When you open up a balance transfer credit card, your credit utilization ratio goes down. Here’s how:
- You have a $500 balance on your current card. This card has a $1,000 credit limit. Right now, your credit utilization ratio is 50%.
- You transfer that $500 balance to a new card with a $1,000 credit limit.
- Now you have a $2,000 limit spread between the two cards with a balance of $500, which brings your credit utilization ratio down to 25%.
This new credit utilization of 25% is certainly a better ratio. However, be cautious with this approach: A new credit card can reduce the average age of your credit accounts and around 15% of your credit score depends on credit age.
- Paying balances twice a month. Another way that you can improve your credit score is to pay off your balances mid-cycle, instead of waiting for the due date each month. Paying balances down twice a month will keep your credit utilization ratio below the 30% threshold — especially if you know when your credit card issuers report information to each of the credit bureaus.
- Ask for a credit limit increase. By gaining access to a larger line of credit, you’ll be effectively increasing your total credit limit and reducing your credit utilization ratio.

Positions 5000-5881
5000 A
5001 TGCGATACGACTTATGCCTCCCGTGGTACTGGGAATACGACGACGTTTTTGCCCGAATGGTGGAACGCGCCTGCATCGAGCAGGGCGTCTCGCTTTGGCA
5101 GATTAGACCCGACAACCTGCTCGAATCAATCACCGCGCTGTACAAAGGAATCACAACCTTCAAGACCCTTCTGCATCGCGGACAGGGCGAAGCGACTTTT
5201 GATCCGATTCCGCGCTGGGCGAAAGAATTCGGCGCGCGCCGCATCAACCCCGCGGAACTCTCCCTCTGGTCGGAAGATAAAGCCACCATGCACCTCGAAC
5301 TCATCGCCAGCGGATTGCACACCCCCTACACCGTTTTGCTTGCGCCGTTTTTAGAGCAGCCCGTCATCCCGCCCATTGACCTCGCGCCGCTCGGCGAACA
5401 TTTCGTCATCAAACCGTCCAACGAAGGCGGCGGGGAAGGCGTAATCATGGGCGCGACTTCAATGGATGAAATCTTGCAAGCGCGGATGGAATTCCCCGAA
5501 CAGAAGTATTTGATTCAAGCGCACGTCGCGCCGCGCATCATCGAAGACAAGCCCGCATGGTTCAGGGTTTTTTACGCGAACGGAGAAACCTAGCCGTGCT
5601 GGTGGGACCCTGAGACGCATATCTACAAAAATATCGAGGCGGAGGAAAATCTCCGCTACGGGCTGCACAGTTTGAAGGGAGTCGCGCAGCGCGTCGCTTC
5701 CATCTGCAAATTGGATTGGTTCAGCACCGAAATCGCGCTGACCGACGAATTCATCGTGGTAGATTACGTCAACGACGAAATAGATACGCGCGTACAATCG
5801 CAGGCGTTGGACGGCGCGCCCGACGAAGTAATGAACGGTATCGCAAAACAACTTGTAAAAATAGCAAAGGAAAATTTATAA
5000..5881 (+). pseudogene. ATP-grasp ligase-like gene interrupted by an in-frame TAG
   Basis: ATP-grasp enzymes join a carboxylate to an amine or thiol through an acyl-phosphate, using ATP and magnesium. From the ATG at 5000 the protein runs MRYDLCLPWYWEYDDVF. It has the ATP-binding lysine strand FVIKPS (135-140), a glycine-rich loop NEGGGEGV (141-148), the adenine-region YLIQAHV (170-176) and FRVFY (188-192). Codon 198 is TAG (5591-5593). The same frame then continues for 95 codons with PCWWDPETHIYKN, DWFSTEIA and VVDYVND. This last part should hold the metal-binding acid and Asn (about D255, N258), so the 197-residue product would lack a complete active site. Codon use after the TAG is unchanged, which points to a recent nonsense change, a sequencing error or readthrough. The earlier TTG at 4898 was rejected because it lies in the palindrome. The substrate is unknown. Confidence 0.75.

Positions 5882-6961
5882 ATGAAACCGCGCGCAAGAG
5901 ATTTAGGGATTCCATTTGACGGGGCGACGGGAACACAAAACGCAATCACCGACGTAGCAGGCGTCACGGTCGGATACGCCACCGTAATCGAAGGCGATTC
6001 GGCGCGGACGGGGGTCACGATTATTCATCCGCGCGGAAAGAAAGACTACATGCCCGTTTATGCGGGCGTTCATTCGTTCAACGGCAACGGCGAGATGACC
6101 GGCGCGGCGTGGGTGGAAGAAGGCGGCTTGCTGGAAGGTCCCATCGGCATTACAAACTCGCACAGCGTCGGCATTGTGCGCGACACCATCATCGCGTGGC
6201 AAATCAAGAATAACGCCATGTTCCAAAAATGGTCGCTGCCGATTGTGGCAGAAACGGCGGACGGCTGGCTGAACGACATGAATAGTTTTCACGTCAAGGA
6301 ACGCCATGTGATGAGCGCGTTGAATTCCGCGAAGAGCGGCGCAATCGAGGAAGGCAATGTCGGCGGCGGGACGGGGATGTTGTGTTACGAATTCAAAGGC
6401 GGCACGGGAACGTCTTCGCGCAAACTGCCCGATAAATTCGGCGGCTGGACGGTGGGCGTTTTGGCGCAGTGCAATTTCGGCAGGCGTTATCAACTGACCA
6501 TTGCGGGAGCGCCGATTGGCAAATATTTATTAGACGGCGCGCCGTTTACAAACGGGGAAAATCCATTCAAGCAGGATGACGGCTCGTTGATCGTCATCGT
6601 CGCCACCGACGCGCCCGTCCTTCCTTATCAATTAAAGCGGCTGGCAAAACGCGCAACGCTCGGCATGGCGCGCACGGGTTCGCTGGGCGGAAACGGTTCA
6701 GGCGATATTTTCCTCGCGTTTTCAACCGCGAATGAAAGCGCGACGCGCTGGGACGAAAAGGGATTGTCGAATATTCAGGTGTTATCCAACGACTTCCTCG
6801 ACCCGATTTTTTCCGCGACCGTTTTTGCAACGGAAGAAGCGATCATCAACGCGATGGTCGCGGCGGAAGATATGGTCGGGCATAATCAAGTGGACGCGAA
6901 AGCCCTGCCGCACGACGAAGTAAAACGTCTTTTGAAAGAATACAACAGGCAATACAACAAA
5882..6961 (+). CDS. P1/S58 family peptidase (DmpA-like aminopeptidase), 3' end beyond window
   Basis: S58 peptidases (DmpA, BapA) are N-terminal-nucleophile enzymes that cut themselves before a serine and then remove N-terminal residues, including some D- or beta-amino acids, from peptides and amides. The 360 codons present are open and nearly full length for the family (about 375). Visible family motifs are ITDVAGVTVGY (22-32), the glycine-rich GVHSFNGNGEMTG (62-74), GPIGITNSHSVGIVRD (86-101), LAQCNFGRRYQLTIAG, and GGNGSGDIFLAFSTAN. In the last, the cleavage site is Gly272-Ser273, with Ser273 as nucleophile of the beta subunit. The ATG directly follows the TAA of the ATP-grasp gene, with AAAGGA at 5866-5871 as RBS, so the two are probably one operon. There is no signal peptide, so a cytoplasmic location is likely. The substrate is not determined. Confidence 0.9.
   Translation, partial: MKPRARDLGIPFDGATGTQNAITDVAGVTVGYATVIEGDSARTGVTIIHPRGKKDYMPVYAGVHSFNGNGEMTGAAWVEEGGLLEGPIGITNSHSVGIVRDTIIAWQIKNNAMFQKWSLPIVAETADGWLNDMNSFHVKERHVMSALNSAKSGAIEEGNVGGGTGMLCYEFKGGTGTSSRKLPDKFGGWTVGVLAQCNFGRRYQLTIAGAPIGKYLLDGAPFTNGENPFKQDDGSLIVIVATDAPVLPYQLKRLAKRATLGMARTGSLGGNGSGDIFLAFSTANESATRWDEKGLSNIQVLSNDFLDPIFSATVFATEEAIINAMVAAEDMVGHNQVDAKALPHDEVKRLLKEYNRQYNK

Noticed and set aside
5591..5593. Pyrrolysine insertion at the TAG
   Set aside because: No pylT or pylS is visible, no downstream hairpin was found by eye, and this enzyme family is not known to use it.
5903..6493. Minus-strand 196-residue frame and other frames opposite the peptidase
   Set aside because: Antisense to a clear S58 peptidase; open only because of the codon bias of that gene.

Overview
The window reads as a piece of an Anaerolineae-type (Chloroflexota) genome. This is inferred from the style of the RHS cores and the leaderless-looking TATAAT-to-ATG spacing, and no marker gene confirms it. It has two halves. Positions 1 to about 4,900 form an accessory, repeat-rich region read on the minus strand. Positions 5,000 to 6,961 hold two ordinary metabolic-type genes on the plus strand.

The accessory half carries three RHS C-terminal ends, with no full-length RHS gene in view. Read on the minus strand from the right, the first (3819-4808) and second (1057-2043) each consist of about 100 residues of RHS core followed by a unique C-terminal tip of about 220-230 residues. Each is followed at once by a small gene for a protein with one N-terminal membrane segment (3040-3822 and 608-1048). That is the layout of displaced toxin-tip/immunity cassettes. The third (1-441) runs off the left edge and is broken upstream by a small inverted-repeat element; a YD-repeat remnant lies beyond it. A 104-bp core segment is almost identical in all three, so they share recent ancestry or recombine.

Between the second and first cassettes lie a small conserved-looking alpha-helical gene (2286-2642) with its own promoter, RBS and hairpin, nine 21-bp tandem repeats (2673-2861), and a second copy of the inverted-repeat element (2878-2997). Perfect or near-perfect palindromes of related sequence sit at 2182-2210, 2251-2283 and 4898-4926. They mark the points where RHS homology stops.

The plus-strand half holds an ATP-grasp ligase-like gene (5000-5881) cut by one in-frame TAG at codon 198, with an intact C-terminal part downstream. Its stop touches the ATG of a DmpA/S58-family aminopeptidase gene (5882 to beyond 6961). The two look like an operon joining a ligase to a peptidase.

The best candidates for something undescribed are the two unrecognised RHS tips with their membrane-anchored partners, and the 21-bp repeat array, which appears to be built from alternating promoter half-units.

Get your score or work on building it
Can too much credit hurt my credit score?
No, having “too much credit” can’t hurt your credit score directly. However, the number of credit card accounts you have open can indirectly affect your credit utilization ratio. Whether its on one credit card or collectively across all of your existing credit card accounts, using more than 30% of your total available credit can put a dent in your score.
Remember that opening new lines of credit results in a hard pull on your credit score. Too many of these in a short period of time can put a hurting on your credit score in the short term.
When does my credit utilization ratio matter the most?
You’ll need to consider two important elements: balance transfers and new credit.
It makes sense to transfer the balance from a card with a high interest rate to a low interest rate credit card because you can save money on that in the long run.
However, depending on the amount that you’re transferring, you may go over the 30% utilization ratio. To avoid dinging your credit, transfer only as much as your situation requires.
If you are new to credit, charging items to your credit card and paying them off a little each month could help you set up a good payment history. But large balances can increase your credit utilization ratio, particularly if you have multiple credit cards with balances.
Try to keep your balance under 30%, and pay slightly more than the minimum for a month or two. This will help you build a credit history with a better score.
The goal of a better credit score may seem like an unattainable feat, but it’s doable. By understanding the importance of your credit utilization ratio, you can improve it by using strategies that can positively affect your score in the long term.